Thai grandfather sentenced to 20 years for lese majeste dies in jail
Amphon Tangnoppakul who wept during his court proceedings, saying, “I love the King.” has died in prison
Bangkok (AP) — The case of Amphon Tangnoppakul, a grandfather who had suffered from mouth cancer, drew attention to Thailand’s severe lese majesty laws last November when he received one of the heaviest-ever sentences for someone accused of insulting the monarchy. » The full Associated Press article – By Thanyarat Doksone – May 8, 2012.
Related article: “One does wonder how much of a national security threat a man in his 60s with cancer is that he needs to be locked up in jail? » the full Asian Correspondent – By the Bangkok Pundit – May 8, 2012.
Thai court ignores increasing criticism of Thai laws being used for political persecution.
Bangkok (AP) A Thai court has sentenced a political activist to 15 years in prison for insulting the monarchy, the second such action in less than a month.
Daranee Charnchoengsilpakul, a journalist, became an activist after Prime Minister Thaksin Shinawatra was deposed in a 2006 coup and delivered fiery speeches at rallies organized by Thaksin’s “Red Shirt” supporters.
Daranee’s sentencing for remarks in speeches at a 2008 rally came as the lèse majesté law is meeting increasing criticism for being an infringement on freedom of speech and an instrument for political persecution.
Daranee said she would not appeal Thursday’s sentence. “I have no will to keep fighting and I will neither lodge an appeal nor seek a royal pardon,” she said.
Sentiment against the law increased after a 61-year-old grandfather last month received a 20-year sentence for text messages sent from his phone. » The full AP article – By Vee Intarakratug – December 15, 2011.
“Ultimately, the notion of a constitution being replaced by military force is—from the perspective of human rights, justice and the rule of law—an absurdity,” said the Asian Human Rights Commission (AHRC).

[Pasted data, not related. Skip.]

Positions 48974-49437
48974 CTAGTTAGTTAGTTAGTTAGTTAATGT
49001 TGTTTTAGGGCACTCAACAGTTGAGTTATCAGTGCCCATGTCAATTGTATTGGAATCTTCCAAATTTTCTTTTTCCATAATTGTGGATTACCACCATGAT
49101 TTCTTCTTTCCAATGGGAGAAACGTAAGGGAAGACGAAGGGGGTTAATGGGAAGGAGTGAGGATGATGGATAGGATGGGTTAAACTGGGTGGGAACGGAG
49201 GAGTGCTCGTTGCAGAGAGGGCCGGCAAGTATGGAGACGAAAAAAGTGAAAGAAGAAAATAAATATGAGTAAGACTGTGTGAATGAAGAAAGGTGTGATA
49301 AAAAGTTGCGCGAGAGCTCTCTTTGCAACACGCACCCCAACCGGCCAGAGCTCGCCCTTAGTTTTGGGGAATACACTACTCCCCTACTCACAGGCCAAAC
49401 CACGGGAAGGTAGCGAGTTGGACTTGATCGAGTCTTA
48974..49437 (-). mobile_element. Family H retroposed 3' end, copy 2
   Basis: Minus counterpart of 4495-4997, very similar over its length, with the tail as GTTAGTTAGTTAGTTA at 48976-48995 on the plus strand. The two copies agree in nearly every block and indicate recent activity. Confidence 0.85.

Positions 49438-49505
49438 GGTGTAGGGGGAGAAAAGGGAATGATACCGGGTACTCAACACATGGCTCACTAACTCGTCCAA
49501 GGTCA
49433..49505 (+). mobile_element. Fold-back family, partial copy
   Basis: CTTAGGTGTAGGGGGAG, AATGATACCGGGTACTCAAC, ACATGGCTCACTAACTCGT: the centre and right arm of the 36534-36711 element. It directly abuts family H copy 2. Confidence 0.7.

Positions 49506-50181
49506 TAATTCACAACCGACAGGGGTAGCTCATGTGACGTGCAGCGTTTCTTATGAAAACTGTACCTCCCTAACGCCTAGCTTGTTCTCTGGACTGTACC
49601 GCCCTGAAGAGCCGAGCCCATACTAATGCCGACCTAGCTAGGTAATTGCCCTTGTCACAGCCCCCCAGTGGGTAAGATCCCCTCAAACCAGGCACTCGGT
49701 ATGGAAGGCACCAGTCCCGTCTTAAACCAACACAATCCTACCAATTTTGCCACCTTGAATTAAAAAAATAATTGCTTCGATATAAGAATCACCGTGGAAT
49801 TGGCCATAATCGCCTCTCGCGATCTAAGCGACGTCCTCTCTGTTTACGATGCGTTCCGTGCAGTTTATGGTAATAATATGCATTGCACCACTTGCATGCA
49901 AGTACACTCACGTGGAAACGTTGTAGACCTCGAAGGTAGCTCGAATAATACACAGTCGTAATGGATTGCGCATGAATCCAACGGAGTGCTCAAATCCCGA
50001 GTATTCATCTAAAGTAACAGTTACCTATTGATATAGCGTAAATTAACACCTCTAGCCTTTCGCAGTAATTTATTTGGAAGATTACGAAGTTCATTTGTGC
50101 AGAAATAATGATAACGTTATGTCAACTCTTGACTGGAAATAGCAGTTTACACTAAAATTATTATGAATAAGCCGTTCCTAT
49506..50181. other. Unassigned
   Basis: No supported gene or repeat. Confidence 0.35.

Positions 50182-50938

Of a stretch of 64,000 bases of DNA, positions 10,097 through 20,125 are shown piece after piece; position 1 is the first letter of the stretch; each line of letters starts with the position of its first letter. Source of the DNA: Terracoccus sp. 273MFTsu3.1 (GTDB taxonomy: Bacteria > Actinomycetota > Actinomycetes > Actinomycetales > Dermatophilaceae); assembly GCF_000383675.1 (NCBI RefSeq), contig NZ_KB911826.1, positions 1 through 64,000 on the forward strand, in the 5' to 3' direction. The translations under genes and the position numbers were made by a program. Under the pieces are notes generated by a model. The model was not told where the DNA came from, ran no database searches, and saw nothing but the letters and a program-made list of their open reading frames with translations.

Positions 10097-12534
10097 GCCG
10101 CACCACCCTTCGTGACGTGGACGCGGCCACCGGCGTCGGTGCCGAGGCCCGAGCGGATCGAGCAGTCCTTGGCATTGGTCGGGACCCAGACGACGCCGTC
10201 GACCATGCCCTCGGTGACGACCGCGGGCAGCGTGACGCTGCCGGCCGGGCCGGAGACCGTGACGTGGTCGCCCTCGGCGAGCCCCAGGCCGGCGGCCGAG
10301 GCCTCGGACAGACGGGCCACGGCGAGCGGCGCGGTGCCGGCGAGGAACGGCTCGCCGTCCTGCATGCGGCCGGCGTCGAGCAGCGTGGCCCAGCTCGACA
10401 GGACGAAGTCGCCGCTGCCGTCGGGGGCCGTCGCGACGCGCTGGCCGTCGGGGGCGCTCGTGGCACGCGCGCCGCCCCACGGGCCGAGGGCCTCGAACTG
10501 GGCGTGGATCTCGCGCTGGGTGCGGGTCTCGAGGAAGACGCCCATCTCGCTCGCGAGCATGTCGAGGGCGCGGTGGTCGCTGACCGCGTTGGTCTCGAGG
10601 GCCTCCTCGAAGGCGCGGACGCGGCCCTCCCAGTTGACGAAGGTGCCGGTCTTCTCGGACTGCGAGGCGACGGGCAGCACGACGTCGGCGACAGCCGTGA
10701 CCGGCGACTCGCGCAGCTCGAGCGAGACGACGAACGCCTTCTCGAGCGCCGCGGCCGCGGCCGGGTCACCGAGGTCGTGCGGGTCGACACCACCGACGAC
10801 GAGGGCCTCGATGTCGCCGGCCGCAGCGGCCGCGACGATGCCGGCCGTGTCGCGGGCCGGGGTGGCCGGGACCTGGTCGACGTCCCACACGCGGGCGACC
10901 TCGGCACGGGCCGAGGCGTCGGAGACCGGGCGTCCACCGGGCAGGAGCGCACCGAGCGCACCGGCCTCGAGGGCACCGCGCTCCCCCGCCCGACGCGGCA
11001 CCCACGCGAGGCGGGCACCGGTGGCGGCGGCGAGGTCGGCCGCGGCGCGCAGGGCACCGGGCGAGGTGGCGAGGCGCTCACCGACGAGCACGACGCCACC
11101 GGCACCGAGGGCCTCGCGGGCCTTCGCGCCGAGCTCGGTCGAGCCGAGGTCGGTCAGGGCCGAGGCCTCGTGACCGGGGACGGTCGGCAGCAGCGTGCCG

“While government propaganda in Thailand may persist in trying to give the appearance of a decent and harmless coup, the effect of removing the paramount law of a country by force is to make clear that the country is lawless…. Thus the country has devolved, in legal and institutional terms, to an extremely barbaric point that will have lasting bad effects for generations.” » The full article – By Daniel Ten Kate – The Asian Sentinel – July 11, 2007.
The New York Times – Learning Network – The Political is Personal –
Overview | Students explore their own personal political philosophies by identifying events, people and experiences that have helped shape their beliefs and writing an essay. Go to this Building Society and ESL Lesson.
The New York Times – Learning Network – Keeping It Quiet –
Overview | Students consider ways in which countries use censorship to control information. Go to this Law and Society Lesson.
The New York Times – Learning Network – Examining Military Coups Around the World –
Overview | Students will consider military coups and their aftermaths, research famous coups… illustrating those events, and write letters from the perspectives of ousted leaders examined during class. Go to this Law and Society Lesson.